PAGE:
Umpteen Movies of 2002
Such a strange movie. Christina Ricci is as creepy and endearing
as ever and Hank Harris manages to poke fun at the retarded
without insulting them. The movie does not preach about
the handicapped or about society or anything; it's a nifty
little comedy that makes fun of absolutely everything, but
stays so cute and charming, you simply can't get mad at
it. It is funny in an original way which is dry and slapstick,
intelligent and crass.
If you went to the Saturday 8:30 PM show
at the United Artist 14 in the east village on opening weekend,
then I don't need to tell you how much I liked this movie.
I was the annoying prick down in the pit that kept screaming
at every fucking little thing. This movie was a blast, scary
in all the right places and just gory enough. And it proves
the age-old point: If someone throws their child down a
well they probably had a damn good reason for doing it.
Bowling For Columbine
It's nice to see Michael Moore finally getting some respect
what with the Cannes Award (55th Anniversary Prize) and
the probable Oscar win he might become a little more than
simply a pudgy left wing joke. This is great movie often
times too preachy and a little over the top in places but
generally entertaining and expertly made.
There's a simplicity to El Boa that standard American audiences
will, no doubt, find almost boring and predictable. However,
simplicity is the foundation of grace and El Boa is a truly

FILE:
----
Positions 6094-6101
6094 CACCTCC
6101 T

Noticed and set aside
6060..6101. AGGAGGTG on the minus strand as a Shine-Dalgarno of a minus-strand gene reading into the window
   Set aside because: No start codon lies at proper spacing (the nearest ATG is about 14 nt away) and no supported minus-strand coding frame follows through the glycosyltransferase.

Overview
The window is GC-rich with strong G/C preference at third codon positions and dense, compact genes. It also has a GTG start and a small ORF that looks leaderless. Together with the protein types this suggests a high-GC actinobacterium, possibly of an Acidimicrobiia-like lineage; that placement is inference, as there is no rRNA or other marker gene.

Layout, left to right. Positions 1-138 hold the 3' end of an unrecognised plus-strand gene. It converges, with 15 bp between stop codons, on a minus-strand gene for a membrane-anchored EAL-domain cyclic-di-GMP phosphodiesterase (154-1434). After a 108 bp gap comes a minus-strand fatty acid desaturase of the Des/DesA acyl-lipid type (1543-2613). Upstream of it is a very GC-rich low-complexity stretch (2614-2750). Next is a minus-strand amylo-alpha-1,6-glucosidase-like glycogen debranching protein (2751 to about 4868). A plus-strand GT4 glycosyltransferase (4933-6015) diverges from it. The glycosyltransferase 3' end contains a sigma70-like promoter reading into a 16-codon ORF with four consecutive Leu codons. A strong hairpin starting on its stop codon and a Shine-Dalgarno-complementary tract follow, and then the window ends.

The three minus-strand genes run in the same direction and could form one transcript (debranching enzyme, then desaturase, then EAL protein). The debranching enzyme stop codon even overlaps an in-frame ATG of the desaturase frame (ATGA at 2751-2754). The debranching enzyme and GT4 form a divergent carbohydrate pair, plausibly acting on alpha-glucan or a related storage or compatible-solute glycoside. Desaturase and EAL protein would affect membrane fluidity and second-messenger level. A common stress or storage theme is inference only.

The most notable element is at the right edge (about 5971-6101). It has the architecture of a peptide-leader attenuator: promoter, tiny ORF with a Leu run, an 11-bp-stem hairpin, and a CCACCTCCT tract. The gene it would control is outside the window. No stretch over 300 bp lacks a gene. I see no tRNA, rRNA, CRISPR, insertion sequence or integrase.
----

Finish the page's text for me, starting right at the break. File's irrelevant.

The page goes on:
graceful movie. One can never say too much about the writing
of a movie when it's in a foreign language but it seemed
pretty effortless to me. While there are a few heavy-handed
aspects to this movie that feel unnecessary, overall it
is a tight movie and very stirring. Additionally El Boa
proves, yet again, that little kids CAN actually act; it's
just little American kids that suck so much.
A lot of indie directors came out with their third attempt
at film after two spectacular showings (Payne - About Schmidt,
Solondz - Story Telling, to name two that I can think of
right now). Paul Thomas Anderson faired the best of them
all, I think, producing a clever well-made movie. He is
his own downfall, however, and I fear that Punch-Drunk Love
is a sign that he will never rise to a bar that he himself
The Lord Of The Rings: The Two Towers
Even my boyfriend, who loves Joni Mitchell and has a quasi-hysterical
fear of flying, dug The Two Towers. Sure, it's about 45
minutes too long. Sure, the acting is pretty much swill
and sure, that thing that Legolas did, skateboarding down
some stairs on a shield while rapid firing arrows, was utterly
unforgivable but this is a damn fine movie regardless. It's
sweeping and grand and magical and all of those stupid words
they keep using in the previews. Don't be so jaded as to
hate it simply because it's so big; down that path lies
only madness and angst.
This is one of those movies that grow on you the further
you get away from it. It is definitely something of a sophomoric
effort and comes across as such but it brims with so much
passion and energy that all of its faults fall away in the
face of its tireless creativity.
Lovely and Amazing
No one has ever told anyone off with quite as much panache
as Kathryn Keener does in Lovely and Amazing. This is a
fabulous ensemble cast and the story is wry and true-to-life